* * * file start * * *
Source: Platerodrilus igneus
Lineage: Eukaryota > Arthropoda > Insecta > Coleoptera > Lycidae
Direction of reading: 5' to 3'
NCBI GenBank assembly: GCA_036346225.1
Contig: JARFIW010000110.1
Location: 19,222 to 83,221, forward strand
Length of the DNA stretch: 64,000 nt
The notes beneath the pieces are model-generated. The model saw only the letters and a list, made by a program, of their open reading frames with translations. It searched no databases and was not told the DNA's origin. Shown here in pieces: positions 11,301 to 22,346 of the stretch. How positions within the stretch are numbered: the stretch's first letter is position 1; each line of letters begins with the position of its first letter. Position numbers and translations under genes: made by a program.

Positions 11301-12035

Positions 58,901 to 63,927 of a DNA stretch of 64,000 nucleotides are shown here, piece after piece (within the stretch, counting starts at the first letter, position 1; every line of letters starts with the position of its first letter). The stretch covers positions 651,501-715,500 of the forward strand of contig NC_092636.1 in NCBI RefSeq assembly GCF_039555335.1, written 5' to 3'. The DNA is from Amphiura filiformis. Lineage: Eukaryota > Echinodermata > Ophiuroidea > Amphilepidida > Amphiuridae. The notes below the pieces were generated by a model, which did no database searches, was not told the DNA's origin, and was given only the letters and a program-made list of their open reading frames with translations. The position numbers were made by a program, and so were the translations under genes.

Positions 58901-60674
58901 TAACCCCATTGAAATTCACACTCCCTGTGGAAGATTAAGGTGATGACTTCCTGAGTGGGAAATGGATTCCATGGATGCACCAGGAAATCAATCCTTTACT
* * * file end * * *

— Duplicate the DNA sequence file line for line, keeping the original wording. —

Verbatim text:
Source: Platerodrilus igneus
Lineage: Eukaryota > Arthropoda > Insecta > Coleoptera > Lycidae
Direction of reading: 5' to 3'
NCBI GenBank assembly: GCA_036346225.1
Contig: JARFIW010000110.1
Location: 19,222 to 83,221, forward strand
Length of the DNA stretch: 64,000 nt
The notes beneath the pieces are model-generated. The model saw only the letters and a list, made by a program, of their open reading frames with translations. It searched no databases and was not told the DNA's origin. Shown here in pieces: positions 11,301 to 22,346 of the stretch. How positions within the stretch are numbered: the stretch's first letter is position 1; each line of letters begins with the position of its first letter. Position numbers and translations under genes: made by a program.

Positions 11301-12035

Positions 58,901 to 63,927 of a DNA stretch of 64,000 nucleotides are shown here, piece after piece (within the stretch, counting starts at the first letter, position 1; every line of letters starts with the position of its first letter). The stretch covers positions 651,501-715,500 of the forward strand of contig NC_092636.1 in NCBI RefSeq assembly GCF_039555335.1, written 5' to 3'. The DNA is from Amphiura filiformis. Lineage: Eukaryota > Echinodermata > Ophiuroidea > Amphilepidida > Amphiuridae. The notes below the pieces were generated by a model, which did no database searches, was not told the DNA's origin, and was given only the letters and a program-made list of their open reading frames with translations. The position numbers were made by a program, and so were the translations under genes.

Positions 58901-60674
58901 TAACCCCATTGAAATTCACACTCCCTGTGGAAGATTAAGGTGATGACTTCCTGAGTGGGAAATGGATTCCATGGATGCACCAGGAAATCAATCCTTTACT